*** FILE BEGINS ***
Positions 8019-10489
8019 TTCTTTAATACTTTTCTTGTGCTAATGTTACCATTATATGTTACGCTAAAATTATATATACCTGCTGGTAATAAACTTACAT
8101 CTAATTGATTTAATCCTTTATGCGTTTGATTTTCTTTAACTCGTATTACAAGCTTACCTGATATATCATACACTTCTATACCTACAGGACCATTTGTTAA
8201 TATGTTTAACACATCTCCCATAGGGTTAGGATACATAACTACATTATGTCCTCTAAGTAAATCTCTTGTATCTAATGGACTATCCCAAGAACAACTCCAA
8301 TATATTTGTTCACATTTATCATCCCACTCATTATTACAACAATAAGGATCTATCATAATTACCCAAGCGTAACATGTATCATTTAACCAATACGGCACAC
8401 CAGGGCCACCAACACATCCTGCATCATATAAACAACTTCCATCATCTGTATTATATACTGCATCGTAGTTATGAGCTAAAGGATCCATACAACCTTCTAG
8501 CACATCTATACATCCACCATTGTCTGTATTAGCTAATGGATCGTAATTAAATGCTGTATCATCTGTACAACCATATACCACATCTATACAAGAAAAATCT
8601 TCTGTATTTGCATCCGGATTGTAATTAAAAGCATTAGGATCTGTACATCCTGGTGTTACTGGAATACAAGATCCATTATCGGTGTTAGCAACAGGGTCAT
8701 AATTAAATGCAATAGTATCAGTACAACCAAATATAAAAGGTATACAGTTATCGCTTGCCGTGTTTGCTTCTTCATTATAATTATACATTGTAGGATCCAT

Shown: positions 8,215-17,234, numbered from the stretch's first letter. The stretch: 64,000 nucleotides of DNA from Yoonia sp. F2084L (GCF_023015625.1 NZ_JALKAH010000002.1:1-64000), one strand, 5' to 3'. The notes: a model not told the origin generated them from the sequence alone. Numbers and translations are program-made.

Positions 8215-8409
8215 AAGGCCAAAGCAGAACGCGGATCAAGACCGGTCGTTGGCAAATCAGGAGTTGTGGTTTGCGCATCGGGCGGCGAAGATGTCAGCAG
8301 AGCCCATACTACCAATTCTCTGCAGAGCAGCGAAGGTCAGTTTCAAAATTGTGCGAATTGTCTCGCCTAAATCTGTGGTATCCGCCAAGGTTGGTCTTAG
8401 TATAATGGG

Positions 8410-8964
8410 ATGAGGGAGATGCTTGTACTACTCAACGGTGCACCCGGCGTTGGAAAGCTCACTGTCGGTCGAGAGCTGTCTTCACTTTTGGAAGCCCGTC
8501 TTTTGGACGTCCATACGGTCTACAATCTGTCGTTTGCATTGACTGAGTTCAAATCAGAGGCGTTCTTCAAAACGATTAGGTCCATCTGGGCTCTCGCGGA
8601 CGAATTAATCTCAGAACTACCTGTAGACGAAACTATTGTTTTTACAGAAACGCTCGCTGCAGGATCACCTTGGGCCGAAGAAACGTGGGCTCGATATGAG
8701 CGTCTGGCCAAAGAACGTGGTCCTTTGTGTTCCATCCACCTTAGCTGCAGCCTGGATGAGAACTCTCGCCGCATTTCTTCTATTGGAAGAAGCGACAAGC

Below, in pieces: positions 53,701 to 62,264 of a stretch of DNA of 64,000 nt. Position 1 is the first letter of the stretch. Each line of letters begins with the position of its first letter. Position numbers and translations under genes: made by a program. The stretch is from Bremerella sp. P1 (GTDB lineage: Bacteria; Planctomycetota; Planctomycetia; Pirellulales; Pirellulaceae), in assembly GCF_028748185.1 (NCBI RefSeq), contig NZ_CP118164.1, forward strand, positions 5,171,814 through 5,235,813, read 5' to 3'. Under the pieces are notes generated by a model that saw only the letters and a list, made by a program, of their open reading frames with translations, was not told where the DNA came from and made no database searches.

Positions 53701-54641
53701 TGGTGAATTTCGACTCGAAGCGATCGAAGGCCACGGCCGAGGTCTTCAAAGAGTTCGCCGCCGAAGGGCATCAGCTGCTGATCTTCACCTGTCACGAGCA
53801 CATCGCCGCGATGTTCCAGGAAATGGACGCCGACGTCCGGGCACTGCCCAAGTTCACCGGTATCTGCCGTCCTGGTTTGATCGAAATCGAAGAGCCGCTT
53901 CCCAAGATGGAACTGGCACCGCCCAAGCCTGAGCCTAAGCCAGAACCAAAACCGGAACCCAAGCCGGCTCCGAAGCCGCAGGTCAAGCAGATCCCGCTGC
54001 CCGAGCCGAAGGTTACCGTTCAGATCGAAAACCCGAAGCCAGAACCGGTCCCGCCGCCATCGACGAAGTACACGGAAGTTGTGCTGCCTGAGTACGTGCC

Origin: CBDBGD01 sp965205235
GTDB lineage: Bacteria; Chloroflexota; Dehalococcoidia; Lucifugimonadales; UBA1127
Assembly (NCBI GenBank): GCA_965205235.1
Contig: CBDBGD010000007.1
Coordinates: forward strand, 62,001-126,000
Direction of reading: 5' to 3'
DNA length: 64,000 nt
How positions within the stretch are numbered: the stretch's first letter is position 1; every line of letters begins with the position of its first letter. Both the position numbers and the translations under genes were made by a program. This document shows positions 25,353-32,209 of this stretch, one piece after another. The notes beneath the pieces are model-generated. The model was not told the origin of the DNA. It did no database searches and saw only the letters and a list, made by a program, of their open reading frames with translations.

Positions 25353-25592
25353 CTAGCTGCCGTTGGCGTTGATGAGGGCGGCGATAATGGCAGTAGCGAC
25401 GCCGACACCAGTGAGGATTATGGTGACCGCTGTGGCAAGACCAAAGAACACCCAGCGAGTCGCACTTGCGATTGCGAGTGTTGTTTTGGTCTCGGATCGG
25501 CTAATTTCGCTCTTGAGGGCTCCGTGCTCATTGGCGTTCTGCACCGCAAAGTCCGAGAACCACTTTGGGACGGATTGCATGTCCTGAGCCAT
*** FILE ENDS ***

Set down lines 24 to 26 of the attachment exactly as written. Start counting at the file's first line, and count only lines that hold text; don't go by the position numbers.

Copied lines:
53901 CCCAAGATGGAACTGGCACCGCCCAAGCCTGAGCCTAAGCCAGAACCAAAACCGGAACCCAAGCCGGCTCCGAAGCCGCAGGTCAAGCAGATCCCGCTGC
54001 CCGAGCCGAAGGTTACCGTTCAGATCGAAAACCCGAAGCCAGAACCGGTCCCGCCGCCATCGACGAAGTACACGGAAGTTGTGCTGCCTGAGTACGTGCC

Origin: CBDBGD01 sp965205235